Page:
July 8, 2005 Dryden Flight Research Center P.O.

Box 273 Edwards, California 93523 Phone 661/276-3449 FAX 661/276-3566 Gray Creech Dryden Flight Research Center, Edwards, Calif. Phone: 661/276-2662 Kathy Barnstorff Langley Research Center, Hampton, Va. Phone: 757/864-9886 Elvia Thompson NASA Headquarters, Washington, D.C. Phone: 202/358-1696 RELEASE: 05-48 NASA FUNDS EXPLORATORY STUDIES FOR QUIETING SONIC BOOM NASA and several industry teams are studying how to design and build an aircraft that could demonstrate technology to lessen the noise and window-rattling effects of supersonic flight. Image Right: Northrop Grumman conceptual designs of quiet supersonic aircraft. NGC image. Preparations for NASA's planned Sonic Boom Mitigation Project include a study of concept feasibility and design requirements for a prototype technology demonstration airplane that could reduce the startling "sonic boom" when an aircraft exceeds the speed of sound. "NASA plans to develop a request for proposals to design and build a low sonic boom demonstrator using the information provided by the teams," said Bob Meyer, Sonic Boom Mitigation Demonstration Project manager at NASA's Dryden Flight Research Center, Edwards Air Force Base, Calif. NASA awarded a grant to American Technology Alliances (AmTech) to fund these studies being conducted by four industry teams. The teams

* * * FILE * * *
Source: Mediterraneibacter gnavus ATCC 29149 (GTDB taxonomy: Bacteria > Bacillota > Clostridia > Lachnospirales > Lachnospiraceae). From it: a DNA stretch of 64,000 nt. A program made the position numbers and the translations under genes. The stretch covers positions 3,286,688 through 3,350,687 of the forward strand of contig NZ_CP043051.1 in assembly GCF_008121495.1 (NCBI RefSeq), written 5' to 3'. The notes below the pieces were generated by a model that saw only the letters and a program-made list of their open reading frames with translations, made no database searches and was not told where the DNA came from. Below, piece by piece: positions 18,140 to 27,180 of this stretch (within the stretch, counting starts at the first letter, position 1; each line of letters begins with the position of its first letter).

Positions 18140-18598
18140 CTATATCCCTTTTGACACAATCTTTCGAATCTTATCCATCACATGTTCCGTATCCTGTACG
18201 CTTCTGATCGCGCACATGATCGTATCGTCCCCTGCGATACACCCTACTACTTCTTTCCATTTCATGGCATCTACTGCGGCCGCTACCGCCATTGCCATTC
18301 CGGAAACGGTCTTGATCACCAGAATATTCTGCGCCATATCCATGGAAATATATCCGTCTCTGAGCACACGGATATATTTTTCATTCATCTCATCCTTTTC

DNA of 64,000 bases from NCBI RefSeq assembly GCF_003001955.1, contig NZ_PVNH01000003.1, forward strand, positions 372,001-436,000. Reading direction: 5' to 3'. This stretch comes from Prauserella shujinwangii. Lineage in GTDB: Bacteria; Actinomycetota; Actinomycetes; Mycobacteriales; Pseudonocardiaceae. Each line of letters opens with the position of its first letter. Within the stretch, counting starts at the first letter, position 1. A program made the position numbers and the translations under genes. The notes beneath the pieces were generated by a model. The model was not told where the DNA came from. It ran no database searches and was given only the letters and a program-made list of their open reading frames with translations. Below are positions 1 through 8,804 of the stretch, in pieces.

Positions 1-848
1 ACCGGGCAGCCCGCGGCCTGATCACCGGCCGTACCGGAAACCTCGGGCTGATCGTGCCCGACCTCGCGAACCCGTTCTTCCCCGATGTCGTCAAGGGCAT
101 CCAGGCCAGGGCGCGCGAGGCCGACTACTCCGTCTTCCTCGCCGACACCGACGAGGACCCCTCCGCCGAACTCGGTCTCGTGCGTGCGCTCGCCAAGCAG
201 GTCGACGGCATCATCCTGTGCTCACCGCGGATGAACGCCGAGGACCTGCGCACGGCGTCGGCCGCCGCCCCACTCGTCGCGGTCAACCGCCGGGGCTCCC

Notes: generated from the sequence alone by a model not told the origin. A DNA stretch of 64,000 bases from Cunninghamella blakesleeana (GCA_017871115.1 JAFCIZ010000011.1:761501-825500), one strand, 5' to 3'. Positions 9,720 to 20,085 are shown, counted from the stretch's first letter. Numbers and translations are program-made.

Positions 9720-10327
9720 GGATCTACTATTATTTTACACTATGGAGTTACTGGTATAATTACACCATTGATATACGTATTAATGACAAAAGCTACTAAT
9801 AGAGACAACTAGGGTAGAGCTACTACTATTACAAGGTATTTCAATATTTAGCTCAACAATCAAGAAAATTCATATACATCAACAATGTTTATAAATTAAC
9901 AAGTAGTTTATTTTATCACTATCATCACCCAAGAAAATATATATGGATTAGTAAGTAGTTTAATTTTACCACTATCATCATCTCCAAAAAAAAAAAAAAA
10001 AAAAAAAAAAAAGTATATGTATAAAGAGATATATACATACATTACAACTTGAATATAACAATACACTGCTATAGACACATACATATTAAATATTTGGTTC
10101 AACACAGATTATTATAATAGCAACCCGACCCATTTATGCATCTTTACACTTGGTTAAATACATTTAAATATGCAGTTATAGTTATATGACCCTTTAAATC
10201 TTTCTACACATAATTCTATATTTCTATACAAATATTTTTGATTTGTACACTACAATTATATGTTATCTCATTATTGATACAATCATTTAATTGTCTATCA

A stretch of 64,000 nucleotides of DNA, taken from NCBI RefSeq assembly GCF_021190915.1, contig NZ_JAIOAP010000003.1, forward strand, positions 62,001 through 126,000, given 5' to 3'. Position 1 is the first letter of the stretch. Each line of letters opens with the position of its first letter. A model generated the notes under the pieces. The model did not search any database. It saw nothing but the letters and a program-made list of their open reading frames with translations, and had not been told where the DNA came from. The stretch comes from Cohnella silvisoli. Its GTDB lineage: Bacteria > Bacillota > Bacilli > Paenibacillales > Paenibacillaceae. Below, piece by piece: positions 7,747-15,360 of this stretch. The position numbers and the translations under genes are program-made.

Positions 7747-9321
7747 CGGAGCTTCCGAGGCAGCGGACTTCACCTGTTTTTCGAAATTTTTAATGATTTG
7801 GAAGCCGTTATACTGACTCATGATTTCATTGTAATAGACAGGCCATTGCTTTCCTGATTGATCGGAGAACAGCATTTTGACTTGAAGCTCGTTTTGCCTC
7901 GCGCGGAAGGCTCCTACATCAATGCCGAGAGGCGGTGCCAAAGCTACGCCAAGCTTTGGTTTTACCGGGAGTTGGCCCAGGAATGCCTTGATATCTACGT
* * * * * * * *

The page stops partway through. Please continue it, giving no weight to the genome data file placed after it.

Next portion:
include solo endeavors by Boeing Phantom Works, Long Beach, Calif.; and Raytheon Aircraft, Wichita, Kan. Northrop Grumman, El Segundo, Calif., is working with Gulfstream Aerospace, Savannah, Ga.; and Lockheed Martin, Palmdale, Calif., has teamed with Cessna Aircraft Company, Wichita, Kan. The same grant is also funding Allison Advanced Development Company, Indianapolis; GE Transportation, Cincinnati; and Pratt and Whitney, Hartford, Conn., to support the teams with engine-related data. Each team has been awarded approximately one million dollars for a five-month study. NASA will use the results to define technology and design requirements for a low sonic boom demonstration aircraft. The questions the research will answer include whether it's feasible to modify an existing aircraft to be the quiet boom demonstrator, or whether a whole new aircraft design will have to be created. "The concept exploration studies are crucial," said Peter Coen, of the Langley Research Center at Hampton, Va., and a member of the Sonic Boom Mitigation Project planning team. "Those studies will determine whether a low sonic boom demonstrator aircraft can be built at an affordable cost in a reasonable amount of time." The Sonic Boom Mitigation Project could begin work on the research aircraft as early as this fall. "It is one element of a transformed Vehicle Systems Program in which breakthrough technologies are carried forward to flight," said Rich Wlezien, manager of the Vehicle Systems Program in NASA's Aeronautics Research Mission Directorate programs. For more information about the Vehicle Systems Program in the Internet, see http://www.aeronautics.nasa.gov/vsp . -end-